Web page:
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Six Tips to Better Booth Sales

During a recent trip to Cape May Point, NJ, I went to a local crafts cooperative with some wonderful work. I remember my days as the quilt/fiber artist at a fine crafts cooperative outside Philadelphia. It’s a great place to sell your work, meet your customer and gather marketing information.

Whether you sell your work in a cooperative or in a booth at a show like Quilt Market, here are some tips to help you increase sales:

1. Set an intention or goal for the show. Is it to make a certain amount of sales, to get your patterns picked up by a distributor, to test a new product? When you are clear on your intent, you’ll be more focused, and your results will show that.

2. Establish eye contact with show visitors, smile and engage them in a conversation. Ask questions that will lead to an answer that is not yes or no. Share something of yourself and your product. Your customer is buying you as much as she is buying your product. And, I’m sure you’ve been to a show where the craftsperson sits on a chair in the corner of an empty booth. Of course it’s empty; no one feels welcome to enter! Get up and greet your customer.

3. Qualify your buyer, i.e., separate the browsers from the buyers. Quilt Market is filled with what I call “the entourage,” quilters who want to see what Market is all about. And, I love quilters who want to become involved in our industry; they keep our industry vital. However, while they may have some influence or be the buyer of the future, they are not the decision-maker today. I’m not saying to ignore them or be rude. You can engage them in a conversation, only find out who makes the buying decision and try to get to that person.

4. Have plenty of handouts and brochures. Not everyone is ready to make a decision when they first meet you. Some like to take materials back to the hotel room and compare before buying. Be sure to bring an original of your handouts in the event you need to get copies during the show.

5. Have a way for people to contact you later. At the cooperative I visited in New Jersey, all the artists had business cards; none had a web site noted on the card. Many times, I’d like to peruse the artist’s web site and see what other work she might have. Not all your buyers will purchase while they are in your booth or even at the show. Make it easy for them to see your product line.

6. Keep up your energy. If you are doing multi-day shows, it’s easy to get run-down. Have healthy snacks and water in the booth. Try to stick to your regular sleeping routine, something I find hard to do at shows. If your energy is zapped, it will show in your results.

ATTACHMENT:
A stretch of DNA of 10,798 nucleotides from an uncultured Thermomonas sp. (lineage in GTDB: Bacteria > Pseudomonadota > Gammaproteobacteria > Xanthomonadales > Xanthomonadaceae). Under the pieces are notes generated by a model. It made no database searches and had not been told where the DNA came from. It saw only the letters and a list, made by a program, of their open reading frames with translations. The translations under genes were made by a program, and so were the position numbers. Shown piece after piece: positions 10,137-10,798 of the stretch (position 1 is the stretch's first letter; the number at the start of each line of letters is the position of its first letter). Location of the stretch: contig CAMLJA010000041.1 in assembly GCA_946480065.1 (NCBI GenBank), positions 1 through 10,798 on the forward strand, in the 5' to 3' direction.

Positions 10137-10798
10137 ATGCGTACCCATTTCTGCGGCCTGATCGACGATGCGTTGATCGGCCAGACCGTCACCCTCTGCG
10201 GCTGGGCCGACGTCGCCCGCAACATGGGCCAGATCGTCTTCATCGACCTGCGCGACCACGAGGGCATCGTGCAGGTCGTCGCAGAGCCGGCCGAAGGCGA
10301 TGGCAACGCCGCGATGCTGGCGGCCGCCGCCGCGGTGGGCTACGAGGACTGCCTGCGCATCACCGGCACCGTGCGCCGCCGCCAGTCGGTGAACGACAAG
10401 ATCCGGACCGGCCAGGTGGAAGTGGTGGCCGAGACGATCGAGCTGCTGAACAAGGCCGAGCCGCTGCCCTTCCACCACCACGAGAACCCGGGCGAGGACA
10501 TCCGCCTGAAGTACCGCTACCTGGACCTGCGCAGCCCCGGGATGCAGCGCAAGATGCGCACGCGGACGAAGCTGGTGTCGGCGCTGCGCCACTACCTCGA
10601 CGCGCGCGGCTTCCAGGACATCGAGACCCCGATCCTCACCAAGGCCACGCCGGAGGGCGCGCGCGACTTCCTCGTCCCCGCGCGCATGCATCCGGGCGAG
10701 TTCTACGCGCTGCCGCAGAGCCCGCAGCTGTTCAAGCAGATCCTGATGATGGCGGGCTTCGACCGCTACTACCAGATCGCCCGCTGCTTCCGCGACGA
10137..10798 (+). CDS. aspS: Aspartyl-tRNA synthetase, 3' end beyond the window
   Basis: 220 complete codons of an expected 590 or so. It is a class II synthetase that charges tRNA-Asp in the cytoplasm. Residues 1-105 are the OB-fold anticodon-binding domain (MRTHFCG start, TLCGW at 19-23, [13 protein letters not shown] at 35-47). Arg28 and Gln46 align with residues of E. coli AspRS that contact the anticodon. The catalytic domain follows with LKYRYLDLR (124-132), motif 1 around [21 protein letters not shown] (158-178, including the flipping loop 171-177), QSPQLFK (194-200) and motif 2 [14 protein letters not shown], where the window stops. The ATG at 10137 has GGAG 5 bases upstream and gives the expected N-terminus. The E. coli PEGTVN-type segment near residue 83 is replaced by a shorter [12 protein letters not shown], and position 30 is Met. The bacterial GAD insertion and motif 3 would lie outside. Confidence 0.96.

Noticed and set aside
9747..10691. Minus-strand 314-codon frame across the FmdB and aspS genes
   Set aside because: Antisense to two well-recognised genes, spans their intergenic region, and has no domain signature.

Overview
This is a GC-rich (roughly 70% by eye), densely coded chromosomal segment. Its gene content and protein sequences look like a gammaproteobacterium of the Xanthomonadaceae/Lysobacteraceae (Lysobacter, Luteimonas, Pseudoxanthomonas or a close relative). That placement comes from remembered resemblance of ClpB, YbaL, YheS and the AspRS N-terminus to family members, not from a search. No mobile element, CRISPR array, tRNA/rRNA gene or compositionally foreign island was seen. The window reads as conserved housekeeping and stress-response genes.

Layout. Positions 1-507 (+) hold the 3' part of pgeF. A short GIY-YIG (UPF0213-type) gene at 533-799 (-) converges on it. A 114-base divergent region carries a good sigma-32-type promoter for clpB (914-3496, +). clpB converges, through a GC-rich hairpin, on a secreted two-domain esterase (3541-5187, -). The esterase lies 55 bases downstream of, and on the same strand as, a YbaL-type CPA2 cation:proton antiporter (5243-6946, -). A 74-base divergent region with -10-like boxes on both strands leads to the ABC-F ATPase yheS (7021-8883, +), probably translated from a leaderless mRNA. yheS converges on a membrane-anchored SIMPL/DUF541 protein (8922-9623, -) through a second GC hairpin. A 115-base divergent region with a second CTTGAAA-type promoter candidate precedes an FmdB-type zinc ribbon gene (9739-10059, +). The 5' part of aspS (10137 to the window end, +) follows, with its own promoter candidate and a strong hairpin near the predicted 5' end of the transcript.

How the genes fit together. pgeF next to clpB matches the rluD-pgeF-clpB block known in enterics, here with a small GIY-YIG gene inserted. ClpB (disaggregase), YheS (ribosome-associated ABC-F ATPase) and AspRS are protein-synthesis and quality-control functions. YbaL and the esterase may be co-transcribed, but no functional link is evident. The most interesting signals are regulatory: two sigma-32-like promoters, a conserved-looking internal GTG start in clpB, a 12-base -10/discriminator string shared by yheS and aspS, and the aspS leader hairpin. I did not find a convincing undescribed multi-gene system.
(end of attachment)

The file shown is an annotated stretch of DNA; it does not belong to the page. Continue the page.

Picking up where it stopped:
Hope these tips add to the success of your next show. And, feel free to share your tips with our readers.

The International Association of Professional Quilters offers resources and networking opportunities for you to create a success from your quilting business. Learn about all the benefits of IAPQ membership and join here.

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2 Responses to “Six Tips to Better Booth Sales”

  1. Mary Will Sussman said:

    when I did juried craft fairs I always brought hand or fiber work to do at a fair, I still do when I help my husband at farmers markets. I always sat slightly outside of the booth and I found that more people were willing to talk to me,asked questions and go into my booth to look around when I was working on my project. Also I always wear an Apron with my business name and my name on it(Where it is visible to all).In the pockets I kept pens, extra business cards and a sticky pad for notes or other people’s contact information.
    Another possibility is while doing a demo at a quilt show run a power point presentation on a lap top of what you are doing, so even if you are in between demos People who are walking by can see what you are up to and will possibly come back to see the real thing!
    One comment on web sites and email on business cards. I help my husband in designing web sites for artists and farms. We find that many of these people don’t keep their website current or make it very interesting despite the fact that many of them are very creative. Making the web site/email current , user friendly and accessible are really important.

    Mary in NH

  2. Morna said:

    Mary, thanks for adding to discussion. I, too, did some hand work when I did craft fairs. It was an easy way to engage customers – if you didn’t get too engrossed in the project. 🙂 Sitting outside the edge of the booth where people can see and interact with you is the key. And, I love demos. I’ve been taking shots of people demoing for an article. I know it increases sales.

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